Yep. I think fashion has moved on since his time at Saint Laurent. It’s dated, but Carine may like; she’s stuck in her Tom Ford era.

Why do you think Marine Serre is so well liked? I am not sure I get her.

I don’t even register her. The little I have seen, I did not even realise it was supposed to be ‘fashion’.

But many reviewers like her.

The only two I like this season are Thom Browne and Rick Owens, but they’re both in their own little universe.

I have no problem with that. Better in their own universe than in the same gutter.

Re-looking at Serre. Why am I seeing Demna and Ghesquiere? Did she intern, or was an assistant to them?

I see Vetements, too.

She just makes Demna more palatable.

Maybe she has captured the mood! Or, imagine getting stuck even before Demna!

That French woman designer—I can’t remember her name now. She’s very Vogue Paris.


She did a collab with Topshop, or was it H&M?

Oh, Isabel Marant! It was H&M.

Now, that’s stuck, stuck, stuck!!! I know you like Phoebe, but Phoebe and Marant, etc, all design in a very fixed and narrow aesthetic.

I see what you’re saying, but both are leagues apart. I admire Phoebe because she’s ‘technical’. Nothing she did was straightforward. She could make a simple shirt sing and soar! There was a certain mastery that even her contemporary Stella doesn’t have.

Hello?! There’ll be no Stella without Phoebe. I wonder how much of Chloe did Stella design. I bet Phoebe did it all.

Even a quintessentially French brand like Chloe is sleep-inducing. Why does Paris not excite any more? I have always skipped New York, been selective when it came to London and Milan, and totally followed Paris, but more and more, I feel let down by Paris. 

Paris—I just feel that every designer (even Rei, I’m sorry) was doing exactly what they were expected to do. Exactly!!!

Theyskens did not do exactly what was expected of him, but look at the result! He and the others seem weary of the business or unsure of the prevalent mood. And I don’t think they bother to carry the torch for Paris.

Aiyo, Theyskens was weak. Like he completely lost his mojo.

The worst is happening at resuscitated houses! Poiret! Why did they even bother? You might as well bring back Worth! But he’s not French. Maybe this is consistent with the nationalism sweeping across Europe?

Who even knows or cares about Poiret? Might as well develop a new name.

Poiret’s clothes were not even known to be well-made! He was better known for his ideas, not quite dressmaking.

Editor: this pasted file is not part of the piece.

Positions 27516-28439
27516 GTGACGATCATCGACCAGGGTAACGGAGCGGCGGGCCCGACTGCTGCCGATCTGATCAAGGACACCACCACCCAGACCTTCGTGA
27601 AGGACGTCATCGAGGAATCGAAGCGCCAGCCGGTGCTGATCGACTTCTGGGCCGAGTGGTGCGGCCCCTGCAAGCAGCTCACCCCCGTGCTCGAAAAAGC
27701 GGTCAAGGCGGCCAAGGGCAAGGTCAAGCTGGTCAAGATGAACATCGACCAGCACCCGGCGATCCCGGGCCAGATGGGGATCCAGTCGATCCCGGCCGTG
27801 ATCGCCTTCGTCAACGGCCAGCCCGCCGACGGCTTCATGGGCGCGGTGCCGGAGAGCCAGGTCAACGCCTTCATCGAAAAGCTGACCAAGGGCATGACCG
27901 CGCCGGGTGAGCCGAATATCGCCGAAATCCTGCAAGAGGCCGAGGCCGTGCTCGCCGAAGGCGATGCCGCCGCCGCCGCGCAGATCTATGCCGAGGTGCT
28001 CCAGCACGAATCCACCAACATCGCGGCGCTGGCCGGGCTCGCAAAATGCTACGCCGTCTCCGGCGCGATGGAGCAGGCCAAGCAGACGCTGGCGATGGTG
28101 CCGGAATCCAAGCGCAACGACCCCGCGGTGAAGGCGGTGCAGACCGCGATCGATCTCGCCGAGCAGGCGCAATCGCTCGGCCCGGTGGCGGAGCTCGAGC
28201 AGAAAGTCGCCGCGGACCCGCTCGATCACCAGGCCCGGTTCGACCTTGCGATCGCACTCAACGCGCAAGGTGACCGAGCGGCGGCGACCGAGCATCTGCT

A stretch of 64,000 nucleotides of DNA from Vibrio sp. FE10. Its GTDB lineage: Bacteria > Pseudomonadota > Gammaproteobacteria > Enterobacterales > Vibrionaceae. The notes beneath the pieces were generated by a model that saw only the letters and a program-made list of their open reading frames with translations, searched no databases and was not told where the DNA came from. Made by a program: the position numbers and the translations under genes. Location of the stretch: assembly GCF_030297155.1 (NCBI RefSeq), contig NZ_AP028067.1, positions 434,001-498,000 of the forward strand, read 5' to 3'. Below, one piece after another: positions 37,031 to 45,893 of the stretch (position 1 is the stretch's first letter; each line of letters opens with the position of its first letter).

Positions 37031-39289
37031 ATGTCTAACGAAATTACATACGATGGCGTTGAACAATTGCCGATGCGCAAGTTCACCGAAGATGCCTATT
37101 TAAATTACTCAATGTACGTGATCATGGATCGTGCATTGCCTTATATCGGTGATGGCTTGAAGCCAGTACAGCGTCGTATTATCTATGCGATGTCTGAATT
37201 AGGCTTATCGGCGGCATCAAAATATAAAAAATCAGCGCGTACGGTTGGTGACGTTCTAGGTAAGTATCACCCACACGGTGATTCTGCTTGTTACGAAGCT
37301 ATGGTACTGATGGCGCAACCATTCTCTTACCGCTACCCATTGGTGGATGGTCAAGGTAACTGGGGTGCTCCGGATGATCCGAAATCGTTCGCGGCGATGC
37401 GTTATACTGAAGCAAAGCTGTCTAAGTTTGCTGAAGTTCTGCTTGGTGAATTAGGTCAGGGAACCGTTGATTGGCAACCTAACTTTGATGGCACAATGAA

And did I hear Patou?

Why not Lelong too?

Rabanne—salah! Could be any label.

It’s such a waste of money and resources. Aren’t there enough unworn and unsold clothes? And those destined for the incinerators? How much can Rabanne sell to justify its existence? 

Who cares about anyone who would buy Rabanne?

Like who cares about those buying Lanvin now!

See how we don’t remember Alber Albaz? It’s telling.

You’re only as good as your last good collection: clichéd but true.

People praised him and dissed the Taiwanese owners, but he became rather formulaic too. His last few seasons were so blah.

By the time of his H&M collaboration, he was, in fact, coasting. The jelak effect set in. Even today, many brands still insist only getting us satiated.

As I said, this was Paris, 1982.

Even Sacai! She’s traipsing a plateau, not, as Kate Bush sang, Running up that Hill. Or, have I become easily bored? I was such a fan. No more. I think she sold out after that Colette thing. 

Sacai! Chitose is doing exactly what she has been doing. Sacai has now early-fossilised into, not a caricature, but doing the same thing because she likes it and her customers like it. That’s what I find about designers like her: they want to have their own voice, but it’s the same voice every season.

I think women are not quite as influenced by designers as they are by pop stars and KOLs. The catwalk is really for entertainment. I mean, people go to the movies, love a character, but don’t dress like the character (no more Annie Halls). Who’d want to look like Effie Trinket anyway? But pop stars and KOLs photograph themselves on a real beach, in a real bathroom, with a real ice cream cone, so that’s more real for most.

Maybe the idea of “iconic” and “fashion-forward” dressing is no longer relevant. Or even dressing as a challenge to the zeitgeist. Maybe these are outmoded ideas.

Because “icons” these days are not iconic and “fashion-forward” can be backward. Or, nudity in IG. Or, some trashy dress on the red carpet, even at the Met Gala.

Every city, big and small, has a designer who just survives recycling off-shoulder or one-shouldered satin dresses, mermaid/goddess gowns with beading or fish-tails, and tulle skirts. Best examples: Zuhair Murad and Elie Saab.

And Michael Cinco. 

[Yawn emoji]

Or feathers—McQueen plumage. 


Conversely, there’s this thing about wanting to look not polished and the love of the anti-fit. And aping hip-hop stars.

Sorry, that’s the black culture, which I don’t care about because it’s not fashion; it’s money. Never allow casual sportif New York to go to Paris.

Or anyone in Kanye’s orbit.

Nooooo!!! Cannot mention the Ye or Abloh. Cannot!!!

Oh! Yes! No!

I think the word we dare not use today is original.

I think that died with the corset. Or, may be, later, with Cristobal.

The finality and banality of SS 2019: Cathy being nice to Dior and Hedi. She took a long time to sell out, but she did anyway. When Cathy is being nice, I don’t believe in what she thinks any more.

I can’t say I was not disappointed, not because she was seemingly positive about Hedi, but because she, like Sarah, justified what he did. She probably missed going to his shows. Maybe she needs to get back into his good books.

I think fashion critics don’t matter anymore.

I still think they do because I want them to put into context for me what I would not be able to see or experience on my own. But at the same time, I do not lap up everything they say—Suzy, for example. Her IG posts are, frankly, embarrassing. And, contrary to Mark’s disdain, I do not “click on some poor designer’s name who (I) might think is about to get a drubbing”. I want them to tell it like it is. Even Rei has her moments of extreme silliness. Just say it.